Nursing Opinion

Coronavirus has shone a light on the true impact of dementia 

Dr Hilda Hayo, CEO and Chief Admiral Nurse at Dementia UK  

Society is blind to the true impact of dementia, which extends far beyond the person with dementia themselves. Families living with dementia are being forced to survive without specialist advice and guidance, which, after years of austerity, has become increasingly difficult to access. This has caused increased distress for all concerned and, in some cases, has led to family breakdown. Of course, this was before the coronavirus. The pandemic has acutely shone a light on these struggles, with family carers becoming overwhelmed by life in lockdown. People diagnosed with dementia are also disproportionately affected by coronavirus, as recent ONS statistics have shown. Now more than ever, the increasing numbers of people with dementia and their carers, both family and professional, need recognition and support in the struggles they face.

The effects on the family

Through calls to our Admiral Nurse Dementia Helpline, we are seeing an increasing number of families becoming overwhelmed in their role as carers, forced to spend long periods of time indoors with their loved ones,  who are often unable to understand what’s happening. Many carers had previously relied upon day care centres and activity groups  for support. Without these organisations, families are forced to provide round the clock care with little recognition, support or  respite. This is taking its mental and physical toll during what is undisputedly one of the greatest external challenges dementia-affected families have ever faced.

Furthermore, we are hearing cases in which families are unable to get access to priority shopping slots in supermarkets due to a wider failure to acknowledge them as vulnerable. For families with dementia, obstacles to daily tasks like food shopping can be a source of intense anxiety.

The effects on the person with dementia

For people with dementia, the loss of routine brought on by lockdown can be particularly distressing, especially when many are unable to understand why this is happening. From a health perspective, people with dementia are more likely to live with secondary conditions which can make them particularly susceptible to the virus. For a hospital patient with dementia, being attended by staff wearing PPE can cause additional distress and confusion. The lack of family visitors can also cause further anxiety which very busy healthcare staff may find difficult to manage.

As the virus continues to spread, we are seeing vulnerable people with complex needs being left behind. For those living with dementia to be able to get the level of support necessary during these times, they need to be seen as deserving of holistic and specialised care.

The effects on professional carers and those working within the health and social care systems

While family members are overwhelmed at home, workers in care homes are also experiencing exhaustion, isolation and stress. Many people within this setting are forced to isolate from their families  to protect those in the homes. Moreover,  people with dementia are likely to be unable to understand the need for increased hygiene standards and social distancing. Many carers have therefore been left  exposed in an environment of compromised hygiene,  in which there is a lack of PPE, testing, and adequate social distancing. The staggering number of deaths we have seen in the care sector also brings a heavy emotional toll. We need to remember that these workers are on the frontline too and will need support after this lockdown.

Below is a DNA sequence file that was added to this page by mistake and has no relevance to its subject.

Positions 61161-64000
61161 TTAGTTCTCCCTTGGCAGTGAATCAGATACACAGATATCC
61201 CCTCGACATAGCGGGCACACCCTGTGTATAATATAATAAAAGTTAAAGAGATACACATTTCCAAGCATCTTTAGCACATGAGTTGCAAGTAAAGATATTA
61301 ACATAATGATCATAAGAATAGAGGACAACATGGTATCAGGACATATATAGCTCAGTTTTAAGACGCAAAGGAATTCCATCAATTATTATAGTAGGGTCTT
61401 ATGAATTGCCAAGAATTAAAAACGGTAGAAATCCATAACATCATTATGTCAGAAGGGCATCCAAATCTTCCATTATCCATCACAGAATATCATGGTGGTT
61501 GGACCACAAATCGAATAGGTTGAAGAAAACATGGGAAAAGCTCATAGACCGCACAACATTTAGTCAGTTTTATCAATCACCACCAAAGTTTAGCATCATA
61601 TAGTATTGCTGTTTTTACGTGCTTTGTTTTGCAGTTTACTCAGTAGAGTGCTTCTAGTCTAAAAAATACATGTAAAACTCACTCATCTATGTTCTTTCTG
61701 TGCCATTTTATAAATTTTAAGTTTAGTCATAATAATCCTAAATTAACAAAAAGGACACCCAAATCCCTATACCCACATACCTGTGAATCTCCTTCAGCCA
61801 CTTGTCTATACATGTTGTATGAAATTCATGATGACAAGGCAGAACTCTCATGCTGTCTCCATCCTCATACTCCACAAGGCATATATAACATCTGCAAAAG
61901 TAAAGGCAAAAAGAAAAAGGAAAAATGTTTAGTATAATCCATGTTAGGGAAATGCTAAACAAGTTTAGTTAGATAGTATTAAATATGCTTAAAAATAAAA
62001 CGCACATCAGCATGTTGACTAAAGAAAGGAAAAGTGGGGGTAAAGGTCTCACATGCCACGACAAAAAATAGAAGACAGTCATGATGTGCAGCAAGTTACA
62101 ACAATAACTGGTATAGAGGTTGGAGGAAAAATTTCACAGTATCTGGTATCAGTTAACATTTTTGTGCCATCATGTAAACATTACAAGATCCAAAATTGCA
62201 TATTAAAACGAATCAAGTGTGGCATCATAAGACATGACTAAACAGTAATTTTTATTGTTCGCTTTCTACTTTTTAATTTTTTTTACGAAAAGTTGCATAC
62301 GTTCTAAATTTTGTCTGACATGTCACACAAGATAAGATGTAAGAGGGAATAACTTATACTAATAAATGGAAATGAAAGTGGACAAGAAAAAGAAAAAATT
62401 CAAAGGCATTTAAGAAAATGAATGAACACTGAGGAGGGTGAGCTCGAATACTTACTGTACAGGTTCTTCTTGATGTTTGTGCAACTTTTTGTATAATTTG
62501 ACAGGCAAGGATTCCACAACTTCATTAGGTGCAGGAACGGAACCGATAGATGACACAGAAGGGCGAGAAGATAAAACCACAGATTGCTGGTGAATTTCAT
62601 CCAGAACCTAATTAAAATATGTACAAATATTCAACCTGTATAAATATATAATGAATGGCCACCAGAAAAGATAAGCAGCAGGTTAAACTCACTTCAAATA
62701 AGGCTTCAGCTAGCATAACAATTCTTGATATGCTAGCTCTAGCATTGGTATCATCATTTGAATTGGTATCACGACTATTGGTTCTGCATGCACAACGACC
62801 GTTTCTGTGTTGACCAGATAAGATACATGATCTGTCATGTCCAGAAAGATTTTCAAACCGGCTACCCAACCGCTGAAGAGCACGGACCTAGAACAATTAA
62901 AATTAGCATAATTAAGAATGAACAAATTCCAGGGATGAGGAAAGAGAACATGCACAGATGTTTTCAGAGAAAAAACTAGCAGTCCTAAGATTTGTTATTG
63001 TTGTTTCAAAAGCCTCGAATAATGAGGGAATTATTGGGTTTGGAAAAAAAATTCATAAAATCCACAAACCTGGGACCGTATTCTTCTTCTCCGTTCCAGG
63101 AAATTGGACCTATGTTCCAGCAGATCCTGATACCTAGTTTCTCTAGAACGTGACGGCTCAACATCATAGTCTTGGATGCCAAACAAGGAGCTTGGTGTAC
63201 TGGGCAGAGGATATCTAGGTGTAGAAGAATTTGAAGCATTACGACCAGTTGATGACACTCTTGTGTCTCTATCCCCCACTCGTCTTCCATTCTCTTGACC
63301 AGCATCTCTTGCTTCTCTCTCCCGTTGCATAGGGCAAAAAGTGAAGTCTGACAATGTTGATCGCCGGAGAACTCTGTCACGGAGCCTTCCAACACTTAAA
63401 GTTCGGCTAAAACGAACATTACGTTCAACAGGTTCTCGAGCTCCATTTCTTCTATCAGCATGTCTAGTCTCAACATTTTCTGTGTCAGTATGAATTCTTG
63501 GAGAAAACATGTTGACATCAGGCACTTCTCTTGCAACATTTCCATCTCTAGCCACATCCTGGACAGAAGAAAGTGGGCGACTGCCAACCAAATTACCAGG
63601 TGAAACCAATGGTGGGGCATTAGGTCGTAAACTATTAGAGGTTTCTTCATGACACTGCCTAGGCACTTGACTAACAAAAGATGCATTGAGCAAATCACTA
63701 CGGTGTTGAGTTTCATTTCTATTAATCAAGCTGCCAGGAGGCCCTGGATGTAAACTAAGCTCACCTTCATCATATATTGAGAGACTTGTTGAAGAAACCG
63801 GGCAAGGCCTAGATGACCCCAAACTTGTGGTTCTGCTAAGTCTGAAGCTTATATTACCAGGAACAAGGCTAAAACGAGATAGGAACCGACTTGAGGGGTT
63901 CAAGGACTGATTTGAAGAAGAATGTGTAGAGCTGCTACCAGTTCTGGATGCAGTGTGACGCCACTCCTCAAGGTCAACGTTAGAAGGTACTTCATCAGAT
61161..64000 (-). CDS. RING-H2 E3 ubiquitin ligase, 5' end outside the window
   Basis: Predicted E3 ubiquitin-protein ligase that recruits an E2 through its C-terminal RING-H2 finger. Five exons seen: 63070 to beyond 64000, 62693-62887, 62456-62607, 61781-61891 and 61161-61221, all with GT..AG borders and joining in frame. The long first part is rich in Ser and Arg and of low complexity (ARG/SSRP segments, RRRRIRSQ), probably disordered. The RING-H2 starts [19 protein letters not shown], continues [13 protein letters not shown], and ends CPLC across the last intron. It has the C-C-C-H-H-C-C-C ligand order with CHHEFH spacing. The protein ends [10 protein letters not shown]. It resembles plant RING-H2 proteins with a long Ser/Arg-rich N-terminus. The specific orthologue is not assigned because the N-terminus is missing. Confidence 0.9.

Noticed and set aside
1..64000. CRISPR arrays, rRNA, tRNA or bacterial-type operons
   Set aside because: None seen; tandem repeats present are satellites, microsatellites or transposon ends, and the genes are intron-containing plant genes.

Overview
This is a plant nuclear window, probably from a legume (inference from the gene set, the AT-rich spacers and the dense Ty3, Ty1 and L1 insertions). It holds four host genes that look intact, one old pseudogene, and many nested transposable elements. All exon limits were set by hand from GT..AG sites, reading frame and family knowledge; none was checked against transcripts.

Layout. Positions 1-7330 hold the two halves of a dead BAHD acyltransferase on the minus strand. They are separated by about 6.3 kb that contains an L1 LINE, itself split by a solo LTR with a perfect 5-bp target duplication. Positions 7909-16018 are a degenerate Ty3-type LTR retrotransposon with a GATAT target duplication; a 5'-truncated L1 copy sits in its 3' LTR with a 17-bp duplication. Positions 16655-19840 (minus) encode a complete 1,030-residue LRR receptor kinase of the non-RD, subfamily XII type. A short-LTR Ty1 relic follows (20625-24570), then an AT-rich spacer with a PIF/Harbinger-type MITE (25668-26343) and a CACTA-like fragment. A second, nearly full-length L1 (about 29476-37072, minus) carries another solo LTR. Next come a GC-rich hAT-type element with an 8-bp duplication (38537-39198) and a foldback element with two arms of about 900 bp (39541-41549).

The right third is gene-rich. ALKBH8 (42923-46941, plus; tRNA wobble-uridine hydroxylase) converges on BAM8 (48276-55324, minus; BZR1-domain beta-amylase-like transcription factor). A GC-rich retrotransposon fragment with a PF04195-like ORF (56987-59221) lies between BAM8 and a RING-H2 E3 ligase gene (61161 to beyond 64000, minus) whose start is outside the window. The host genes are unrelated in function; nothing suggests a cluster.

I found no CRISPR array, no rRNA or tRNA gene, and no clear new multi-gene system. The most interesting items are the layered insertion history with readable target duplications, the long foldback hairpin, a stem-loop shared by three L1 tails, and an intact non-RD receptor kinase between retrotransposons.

Moving beyond lockdown

For many, the gradual easing of lockdown will signal a return to normality and a cause for celebration. For those living with dementia and their families, however, a return to normality will have a very different meaning. Months of being inside  may have caused a loss of familiarity with the outside world,  making the transition into a post-lockdown world difficult. With people with dementia only being classified as ‘moderate risk’, there are fears that support will be inadequate, despite the fact that people with dementia are more susceptible to the virus, and dying in greater numbers than before.

After lockdown, bereaved families will have to come to terms with not having said a final goodbye to their loved one. In many cases, they may not even have been able to attend the funeral. This will have a lasting effect on these families long after coronavirus is just a painful memory. They will need specialist advice and support to come to terms with what has happened, and we receive many such calls of this nature on our Helpline

An improved world for people with dementia

Coronavirus has shown us how  quickly we can adapt. We have seen significant changes already with increased investment in social care and calls to protect the most vulnerable in society, who are predominantly over the age of 70. These have clear links to dementia, which is so often seen as a social care crisis and a condition largely caused by old age. It’s vital that we take what we are learning  from this crisis to the field of dementia care, truly unifying the separate health and social care systems. Everyone will need respite after this, and that includes families with dementia.

Edel Harris





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